Some people have no regard for where things belong.
The other day I saw a bloke walking down the street holding a coffee mug.
Not a disposable cup or one of those reusable cups that looks like a disposable cup, but an actual fucking proper mug. It even had a handle!
The absolute nerve of this guy.
From the wary glances of passers-by, you could tell that this flagrant disregard for societal norms was making people uneasy.
Why does a ceramic mug belong on a table but a paper cup can go anywhere it likes? Who makes these rules?
These little rules exist in our brains to alert us to a difference in the environment that may or may not be a threat. It’s not a rule it’s just out of the norm.
Doing it on purpose is what we call creativity.
Doing it every day makes it a habit.
Doing it in public makes it normal.
Doing it for money makes it professional.
And doing it for free makes it an identity.
Except for mugs.
Mugs are just mugs.
We never really appreciate a great routine until it’s gone.
A great routine can work such deep, comforting grooves in our brain that it becomes almost impossible to do anything outside of it.
Routines can turn a frustrating chore into an automatic action we don’t even remember, but the trick is getting them good enough to take out of the box.
Skip town or jobs or even just a weekend and it’s not long before that routine crumbles and all the things with it.
The workout plan got left at the boarding gates.
The healthy diet got left on the plane.
It’s about all I can do to cling to these words.
Until I’m back in a routine again.
I don’t know about you but something strange happens when I travel great distances at speed.
It’s more than just jet lag.
Step off a plane a few hundred miles away and suddenly, it’s someone else’s money I’m spending.
Sometimes a bit of that new person sticks around even after the old me catches up with all his baggage.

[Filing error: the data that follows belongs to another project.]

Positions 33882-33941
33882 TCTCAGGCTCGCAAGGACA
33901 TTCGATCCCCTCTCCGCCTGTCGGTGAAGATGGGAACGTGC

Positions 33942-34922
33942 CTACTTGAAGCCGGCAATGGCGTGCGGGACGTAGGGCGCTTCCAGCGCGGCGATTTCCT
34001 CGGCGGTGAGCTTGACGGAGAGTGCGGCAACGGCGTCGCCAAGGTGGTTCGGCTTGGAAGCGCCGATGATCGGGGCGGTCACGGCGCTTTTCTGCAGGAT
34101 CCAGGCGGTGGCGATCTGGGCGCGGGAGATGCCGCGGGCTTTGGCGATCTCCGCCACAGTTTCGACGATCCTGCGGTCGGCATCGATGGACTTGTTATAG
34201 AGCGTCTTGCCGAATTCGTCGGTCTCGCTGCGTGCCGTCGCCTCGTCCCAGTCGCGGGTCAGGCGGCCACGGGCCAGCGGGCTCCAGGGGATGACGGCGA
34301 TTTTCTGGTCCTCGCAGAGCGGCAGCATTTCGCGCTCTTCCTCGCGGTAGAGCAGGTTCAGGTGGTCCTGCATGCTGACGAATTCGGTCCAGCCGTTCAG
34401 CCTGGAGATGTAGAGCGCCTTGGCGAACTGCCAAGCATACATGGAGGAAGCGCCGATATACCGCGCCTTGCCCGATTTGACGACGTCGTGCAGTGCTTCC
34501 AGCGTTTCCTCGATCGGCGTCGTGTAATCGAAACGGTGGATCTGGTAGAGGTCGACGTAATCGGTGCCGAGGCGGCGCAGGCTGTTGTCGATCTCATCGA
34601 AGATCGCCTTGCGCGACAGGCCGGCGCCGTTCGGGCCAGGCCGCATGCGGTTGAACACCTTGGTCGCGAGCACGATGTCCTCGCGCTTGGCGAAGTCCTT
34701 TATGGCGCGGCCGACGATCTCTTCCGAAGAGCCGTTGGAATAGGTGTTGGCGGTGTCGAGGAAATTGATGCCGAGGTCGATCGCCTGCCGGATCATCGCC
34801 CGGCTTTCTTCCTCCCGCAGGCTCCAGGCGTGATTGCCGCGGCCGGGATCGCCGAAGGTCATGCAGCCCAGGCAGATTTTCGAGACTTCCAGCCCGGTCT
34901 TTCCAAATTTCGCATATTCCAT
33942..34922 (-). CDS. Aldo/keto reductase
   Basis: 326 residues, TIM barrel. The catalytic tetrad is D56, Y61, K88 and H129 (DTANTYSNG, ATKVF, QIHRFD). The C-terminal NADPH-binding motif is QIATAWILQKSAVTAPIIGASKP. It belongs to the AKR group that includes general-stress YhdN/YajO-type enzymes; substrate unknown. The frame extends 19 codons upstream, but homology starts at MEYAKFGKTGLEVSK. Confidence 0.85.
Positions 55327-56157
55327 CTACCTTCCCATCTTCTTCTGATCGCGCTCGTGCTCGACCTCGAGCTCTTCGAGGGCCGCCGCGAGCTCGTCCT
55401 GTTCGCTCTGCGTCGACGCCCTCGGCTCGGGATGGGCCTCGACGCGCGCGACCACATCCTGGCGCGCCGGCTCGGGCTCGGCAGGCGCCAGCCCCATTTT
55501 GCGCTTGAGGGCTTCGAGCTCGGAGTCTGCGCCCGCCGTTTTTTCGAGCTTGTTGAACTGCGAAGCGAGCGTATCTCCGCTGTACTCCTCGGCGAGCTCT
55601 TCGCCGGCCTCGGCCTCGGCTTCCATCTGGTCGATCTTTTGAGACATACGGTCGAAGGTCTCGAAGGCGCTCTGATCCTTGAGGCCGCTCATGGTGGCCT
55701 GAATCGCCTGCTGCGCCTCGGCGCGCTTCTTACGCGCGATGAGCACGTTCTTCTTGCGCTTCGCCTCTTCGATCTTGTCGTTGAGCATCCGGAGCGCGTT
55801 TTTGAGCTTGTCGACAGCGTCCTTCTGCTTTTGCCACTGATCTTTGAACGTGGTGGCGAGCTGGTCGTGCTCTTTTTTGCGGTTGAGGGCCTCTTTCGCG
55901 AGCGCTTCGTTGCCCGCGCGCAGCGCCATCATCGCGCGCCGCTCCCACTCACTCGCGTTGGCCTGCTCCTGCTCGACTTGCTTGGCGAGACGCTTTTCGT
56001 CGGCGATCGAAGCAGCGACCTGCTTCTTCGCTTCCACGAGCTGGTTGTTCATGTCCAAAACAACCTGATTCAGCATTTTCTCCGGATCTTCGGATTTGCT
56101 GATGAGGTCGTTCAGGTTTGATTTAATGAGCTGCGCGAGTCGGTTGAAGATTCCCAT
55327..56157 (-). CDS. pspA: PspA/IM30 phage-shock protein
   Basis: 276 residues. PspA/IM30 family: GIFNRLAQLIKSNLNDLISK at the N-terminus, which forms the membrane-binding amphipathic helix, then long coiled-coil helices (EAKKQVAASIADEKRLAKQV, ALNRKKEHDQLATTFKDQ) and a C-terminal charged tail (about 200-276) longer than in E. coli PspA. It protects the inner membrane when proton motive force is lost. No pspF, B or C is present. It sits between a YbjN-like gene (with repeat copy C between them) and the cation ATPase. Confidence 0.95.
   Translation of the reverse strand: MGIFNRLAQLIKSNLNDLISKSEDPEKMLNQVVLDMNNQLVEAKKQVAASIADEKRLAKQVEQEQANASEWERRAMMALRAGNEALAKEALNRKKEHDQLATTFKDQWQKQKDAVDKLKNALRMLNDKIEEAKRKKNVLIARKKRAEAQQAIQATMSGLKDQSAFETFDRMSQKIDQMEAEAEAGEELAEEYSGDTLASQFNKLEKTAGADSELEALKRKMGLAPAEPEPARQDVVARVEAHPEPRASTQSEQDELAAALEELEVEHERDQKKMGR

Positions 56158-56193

But every time, there’s an adventure to be had — and Future Ben foots the bill.
So — tequila shots all round before he gets here.
People think that to change your behaviour or reach your dreams, you have to change your mind. But that’s backwards.
Mindset plays an important part, but the truth is, when we change our actions first, our minds will follow.
That’s why even a tiny behavioural change — like drinking a glass of water in the morning — can make us healthier.
That one small action opens the door to dozens of other small but positive actions over the day. And over time, these all add up and move us closer to where we want to be, and who we want to be.
We can’t talk ourselves into change, but if we act as if it’s already happened, our minds will quickly catch up.
Some ‘life advice’ is just terrible.
“Live each day like it’s your last…” is one example.
It sounds good. It has that existential quality, and it nods to our great motivator: death.
But beyond that, it’s useless.
First, most people wouldn’t spend their final dozen hours doing anything productive at all. And even if they did, it’s doubtful that they’d be able to create anything worthwhile in a day.
Just as you won’t change your life in a day.
So, as attractive as it may be cast aside our responsibility for tomorrow and focus on what we want right now, this won’t get us very far.
The chances are, we’re not going to die today.
Why not live each day like it’s our first, instead?
Lay each day like a bricklayer places the first brick of the world’s tallest building: carefully, in the knowledge that he has many more bricks to place on top. Each brick must be laid well, or the building will fall.
Every day you have the opportunity to lay the foundation for something monumental.
And if you do that, when you look back, you’ll see that what you’ve built is great.